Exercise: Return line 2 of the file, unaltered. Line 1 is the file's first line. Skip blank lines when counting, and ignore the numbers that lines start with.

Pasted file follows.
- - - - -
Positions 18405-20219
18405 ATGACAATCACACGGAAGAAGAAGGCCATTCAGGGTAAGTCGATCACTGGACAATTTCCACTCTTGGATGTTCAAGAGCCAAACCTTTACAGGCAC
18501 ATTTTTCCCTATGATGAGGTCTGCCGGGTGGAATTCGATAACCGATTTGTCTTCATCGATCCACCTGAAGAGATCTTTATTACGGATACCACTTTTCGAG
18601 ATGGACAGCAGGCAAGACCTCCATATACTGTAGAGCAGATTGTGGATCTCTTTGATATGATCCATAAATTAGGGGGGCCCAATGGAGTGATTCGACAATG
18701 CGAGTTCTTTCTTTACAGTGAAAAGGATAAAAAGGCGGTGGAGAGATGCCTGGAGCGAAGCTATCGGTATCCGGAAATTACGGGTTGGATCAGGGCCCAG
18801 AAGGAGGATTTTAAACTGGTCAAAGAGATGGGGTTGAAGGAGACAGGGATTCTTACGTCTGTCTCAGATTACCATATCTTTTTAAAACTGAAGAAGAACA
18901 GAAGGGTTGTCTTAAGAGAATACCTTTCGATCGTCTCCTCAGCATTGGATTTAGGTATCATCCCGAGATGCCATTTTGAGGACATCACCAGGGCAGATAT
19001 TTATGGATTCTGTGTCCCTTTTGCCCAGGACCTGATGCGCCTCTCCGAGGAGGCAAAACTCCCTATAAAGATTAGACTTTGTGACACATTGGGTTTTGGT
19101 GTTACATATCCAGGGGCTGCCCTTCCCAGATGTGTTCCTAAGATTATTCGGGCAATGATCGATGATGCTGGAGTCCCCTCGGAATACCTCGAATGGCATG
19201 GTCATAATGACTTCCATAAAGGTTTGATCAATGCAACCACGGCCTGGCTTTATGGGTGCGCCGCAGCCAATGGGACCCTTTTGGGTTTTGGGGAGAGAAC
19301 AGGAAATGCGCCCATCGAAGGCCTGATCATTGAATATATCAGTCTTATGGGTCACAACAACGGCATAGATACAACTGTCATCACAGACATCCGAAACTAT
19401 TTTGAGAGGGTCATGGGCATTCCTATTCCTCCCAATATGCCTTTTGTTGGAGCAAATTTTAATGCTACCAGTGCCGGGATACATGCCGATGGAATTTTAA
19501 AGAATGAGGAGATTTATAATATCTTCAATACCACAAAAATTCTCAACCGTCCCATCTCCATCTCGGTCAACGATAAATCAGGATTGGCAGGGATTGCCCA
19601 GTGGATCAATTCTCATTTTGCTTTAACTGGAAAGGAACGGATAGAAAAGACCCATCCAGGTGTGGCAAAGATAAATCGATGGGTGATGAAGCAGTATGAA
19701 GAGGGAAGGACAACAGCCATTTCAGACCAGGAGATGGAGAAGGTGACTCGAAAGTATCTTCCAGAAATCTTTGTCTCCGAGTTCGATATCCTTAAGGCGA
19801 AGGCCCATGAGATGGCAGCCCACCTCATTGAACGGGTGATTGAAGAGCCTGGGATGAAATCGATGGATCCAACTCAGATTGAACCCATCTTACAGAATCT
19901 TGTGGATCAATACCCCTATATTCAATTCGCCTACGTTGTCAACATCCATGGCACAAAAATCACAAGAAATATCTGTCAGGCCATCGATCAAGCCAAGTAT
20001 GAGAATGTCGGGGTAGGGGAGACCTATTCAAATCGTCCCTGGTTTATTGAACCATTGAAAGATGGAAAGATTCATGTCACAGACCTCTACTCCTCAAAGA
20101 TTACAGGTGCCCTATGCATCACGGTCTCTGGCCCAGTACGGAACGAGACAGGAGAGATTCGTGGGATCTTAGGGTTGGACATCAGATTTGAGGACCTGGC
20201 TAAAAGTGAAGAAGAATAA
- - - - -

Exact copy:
18405 ATGACAATCACACGGAAGAAGAAGGCCATTCAGGGTAAGTCGATCACTGGACAATTTCCACTCTTGGATGTTCAAGAGCCAAACCTTTACAGGCAC